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Dahhan v. Ovascience, Inc.

United States District Court, D. Massachusetts

July 31, 2018

FADI DAHHAN, Individually and on Behalf of All Others Similarly Situated, Plaintiff,
v.
OVASCIENCE, INC., et al, Defendant.

          MEMORANDUM & ORDER

          Indira Talwani, United States District Judge.

         Lead Plaintiff Freedman Family Investments LLC (“Freedman Family”) brings this action against Defendants OvaScience, Inc. (“OvaScience”), Michelle Dipp, and Jeffrey Young. Count I of the Amended Class Action Complaint [#27] alleges that OvaScience and Dipp artificially raised the market price of OvaScience's stock by disseminating false and misleading information and failing to disclose material facts, in violation of Section 10(b) of the Securities Exchange Act and Rule 10b-5 promulgated thereunder. Count II alleges that Dipp and Young are liable under Section 20(a) of the Exchange Act, because they were controlling persons of OvaScience and thus had the ability to prevent issuance of false statements. Defendants move to dismiss the claims against them for failure to state a claim on which relief may be granted, pursuant to Federal Rule of Civil Procedure 12(b)(6). For the reasons that follow, Defendants' motion is DENIED.

         I. Background[1]

         OvaScience is a fertility company launched in 2011. Compl. ¶ 2 [#27]. It has developed to the point of commercialization only one potential treatment. Id. That treatment, known as AUGMENT, involves “harvesting mitochondria from [a woman's immature egg cells (also called “egg precursor cells” or “EggPC cells”)] and injecting them into her egg at the time of [in vitro fertilization (“IVF”)] in order to supplement the energy level in the egg and to address problems caused in the development of newly formed embryos by inadequate energy in the cell division process.” Id.

         OvaScience first sought to launch AUGMENT in the United States. Id. ¶ 3. When it began its U.S.-based study in February 2013, OvaScience stated that it would commercialize the treatment only if it showed “positive efficacy and safety.” Id. ¶¶ 3, 35-36.

         OvaScience subsequently received a letter from the Food and Drug Administration (“FDA”) advising OvaScience to file an investigational new drug application for AUGMENT. Id. ¶ 37. “Instead of facing that [review and approval process] and pursuing clinical data evidencing AUGMENT's efficacy, ” OvaScience “discontinued its U.S.-based clinical study and transferred its study overseas.” Id. ¶ 38. It developed a plan that involved partnering with IVF clinics in other international regions, first providing free treatment cycles, and then turning them into commercial centers for the treatment. Id. ¶ 39. In January 2014, OvaScience stated that it would introduce these programs “for physicians to gain experience using AUGMENT and to generate data.” Id. ¶ 39. OvaScience announced a plan to initiate 40 to 60 AUGMENT cycles in 2014, that these initial cycles would be free, but with the goal of ultimately charging for AUGMENT by the end of 2014. Id. ¶ 41.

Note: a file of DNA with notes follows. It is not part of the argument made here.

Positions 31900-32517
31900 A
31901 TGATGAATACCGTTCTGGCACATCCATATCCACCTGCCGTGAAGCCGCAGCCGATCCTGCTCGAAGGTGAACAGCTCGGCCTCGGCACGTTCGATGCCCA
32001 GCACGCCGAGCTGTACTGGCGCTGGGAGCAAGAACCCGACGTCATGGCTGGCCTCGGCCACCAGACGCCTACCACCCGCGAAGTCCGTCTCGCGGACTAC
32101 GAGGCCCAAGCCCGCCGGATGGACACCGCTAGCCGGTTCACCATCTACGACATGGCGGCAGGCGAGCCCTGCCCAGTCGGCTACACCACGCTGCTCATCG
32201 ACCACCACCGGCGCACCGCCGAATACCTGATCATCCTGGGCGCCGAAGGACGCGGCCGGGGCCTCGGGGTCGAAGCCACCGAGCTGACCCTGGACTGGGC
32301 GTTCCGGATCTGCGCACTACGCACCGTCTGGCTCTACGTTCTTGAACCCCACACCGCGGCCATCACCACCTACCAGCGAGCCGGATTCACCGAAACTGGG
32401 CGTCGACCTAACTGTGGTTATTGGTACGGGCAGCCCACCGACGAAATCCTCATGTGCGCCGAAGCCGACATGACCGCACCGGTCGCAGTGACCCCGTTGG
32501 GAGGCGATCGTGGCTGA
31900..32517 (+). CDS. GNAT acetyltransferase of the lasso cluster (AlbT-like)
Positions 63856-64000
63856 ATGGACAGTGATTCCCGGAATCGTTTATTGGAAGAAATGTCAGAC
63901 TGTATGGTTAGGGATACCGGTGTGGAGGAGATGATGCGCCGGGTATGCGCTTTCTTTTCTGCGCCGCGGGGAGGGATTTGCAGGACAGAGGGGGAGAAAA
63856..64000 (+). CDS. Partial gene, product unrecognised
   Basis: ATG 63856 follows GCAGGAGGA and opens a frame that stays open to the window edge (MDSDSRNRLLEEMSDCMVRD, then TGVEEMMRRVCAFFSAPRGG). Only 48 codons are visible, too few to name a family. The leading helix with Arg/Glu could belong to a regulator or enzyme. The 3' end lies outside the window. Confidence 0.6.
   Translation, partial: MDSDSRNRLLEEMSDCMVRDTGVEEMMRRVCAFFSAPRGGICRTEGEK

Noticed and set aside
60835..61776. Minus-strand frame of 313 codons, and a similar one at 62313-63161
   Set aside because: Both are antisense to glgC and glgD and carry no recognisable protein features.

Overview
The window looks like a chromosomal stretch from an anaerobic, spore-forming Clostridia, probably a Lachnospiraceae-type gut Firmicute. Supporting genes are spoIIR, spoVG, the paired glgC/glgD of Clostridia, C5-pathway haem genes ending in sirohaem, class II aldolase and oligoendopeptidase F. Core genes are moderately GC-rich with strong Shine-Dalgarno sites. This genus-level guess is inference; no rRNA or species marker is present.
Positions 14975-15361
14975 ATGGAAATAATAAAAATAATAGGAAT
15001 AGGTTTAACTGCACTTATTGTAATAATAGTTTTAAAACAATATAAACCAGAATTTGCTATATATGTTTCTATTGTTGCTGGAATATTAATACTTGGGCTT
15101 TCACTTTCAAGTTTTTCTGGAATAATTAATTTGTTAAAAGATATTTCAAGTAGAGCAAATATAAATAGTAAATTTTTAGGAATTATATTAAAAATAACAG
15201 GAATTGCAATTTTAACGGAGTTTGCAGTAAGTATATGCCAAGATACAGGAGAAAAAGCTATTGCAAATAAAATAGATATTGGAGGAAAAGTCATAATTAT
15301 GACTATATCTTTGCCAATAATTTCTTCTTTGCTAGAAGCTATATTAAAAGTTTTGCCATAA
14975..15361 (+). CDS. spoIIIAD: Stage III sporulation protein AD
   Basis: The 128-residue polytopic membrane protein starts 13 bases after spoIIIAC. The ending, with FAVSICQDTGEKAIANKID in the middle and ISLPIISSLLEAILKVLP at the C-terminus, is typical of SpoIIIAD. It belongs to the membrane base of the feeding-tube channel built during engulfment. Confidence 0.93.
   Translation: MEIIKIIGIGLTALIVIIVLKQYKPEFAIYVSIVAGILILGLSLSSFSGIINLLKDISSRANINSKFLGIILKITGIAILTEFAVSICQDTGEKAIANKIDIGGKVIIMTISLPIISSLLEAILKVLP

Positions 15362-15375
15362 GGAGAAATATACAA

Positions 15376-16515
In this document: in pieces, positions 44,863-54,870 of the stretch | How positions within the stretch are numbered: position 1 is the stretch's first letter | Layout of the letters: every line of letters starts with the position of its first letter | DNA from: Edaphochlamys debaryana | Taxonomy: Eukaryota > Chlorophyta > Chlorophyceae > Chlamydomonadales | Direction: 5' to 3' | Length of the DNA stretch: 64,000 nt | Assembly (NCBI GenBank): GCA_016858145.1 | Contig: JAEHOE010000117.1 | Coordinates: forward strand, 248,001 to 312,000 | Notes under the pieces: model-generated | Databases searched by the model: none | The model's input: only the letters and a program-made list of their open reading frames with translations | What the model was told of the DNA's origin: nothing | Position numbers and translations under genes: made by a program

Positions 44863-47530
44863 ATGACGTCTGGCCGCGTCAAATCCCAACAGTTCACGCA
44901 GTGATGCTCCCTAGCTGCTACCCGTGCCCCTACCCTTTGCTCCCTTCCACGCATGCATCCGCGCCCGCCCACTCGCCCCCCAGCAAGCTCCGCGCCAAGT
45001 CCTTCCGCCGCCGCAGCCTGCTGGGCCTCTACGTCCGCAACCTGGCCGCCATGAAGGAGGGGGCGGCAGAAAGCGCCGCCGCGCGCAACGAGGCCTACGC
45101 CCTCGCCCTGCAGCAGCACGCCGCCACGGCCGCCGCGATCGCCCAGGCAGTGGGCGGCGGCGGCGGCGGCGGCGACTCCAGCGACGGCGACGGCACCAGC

At its first Investor Day on December 17, 2014, Defendants announced that AUGMENT had performed 150 cycles by the end of 2014, and had “transitioned some of its IVF clinics to commercial centers.” Id. ¶ 14. Treatment added $15, 000 to $25, 000 to the cost of each IVF cycle, and involved an invasive procedure, id. ¶ 58, but Defendants nonetheless stated that they expected 1, 000 paying patients in 2015. Id. ¶¶ 45-47. In response to this news, OvaScience stock increased from a closing price of $29.38 on December 16, 2014, to $47.85 on December 19, 2014, a 62.87% increase in value. Id. ¶ 48.

         OvaScience completed a secondary public offering of the company's stock on January 13, 2015. Id. ¶¶ 6, 77. Through the offering, OvaScience sold 2, 645, 000 shares of common stock at $50.00 per share, raising $132.25 million. Id. ¶ 77.

         On March 17, 2015, Defendants released abstracts containing the first AUGMENT clinical data. Id. ¶ 50. The fact that Defendants had released some data was encouraging to investors, who had not expected metrics at that time. Id. ¶ 51. OvaScience's stock price on March 25, 2015, closed at $49.80. Id. ¶ 53.

         Defendants then issued two additional press releases on March 26 and March 28, and held a public conference call on March 27 regarding the actual data. Id. ¶¶ 50, 117. The results revealed data for only 34 patients from two clinics, even though OvaScience had offered free AUGMENT cycles to 150 patients at that point. Id. ¶ 51. While Defendants highlighted a purported pregnancy success rate of 53% for the Canadian patients, that rate was based on a subset of women who had developed viable embryos for transfers, and did not include those who did not develop any viable embryos. Id. ¶ 52. The real pregnancy success rate was approximately 27% of the Canadian patients, and 23.5% for all 34 patients (including the non-Canadian patients). Id. ¶¶ 52, 117. By contrast, the success rate of IVF without AUGMENT for a similar patient population is 33%. Id. ¶¶ 55-56. OvaScience's stock price dropped to $38.18 by March 30, 2015. Id. ¶ 120.

         Through August, Defendants continued to reassure the market that OvaScience was on track to sell 1, 000 cycles in 2015. Id. ¶¶ 58-59. But between January and August, 2015, Defendants sold, at most, 17 AUGMENT cycles. Id. ¶ 66.

         On September 29, 2015, Defendants revealed that OvaScience had only had approximately 35 commercial patients in 2015, and that the majority of those treatments occurred in September 2015. Id. ¶¶ 62, 66. OvaScience's stock price dropped by 40.98% on the day of the announcement, and fell further the following trading day. Id. ¶ 63.

         II. ...


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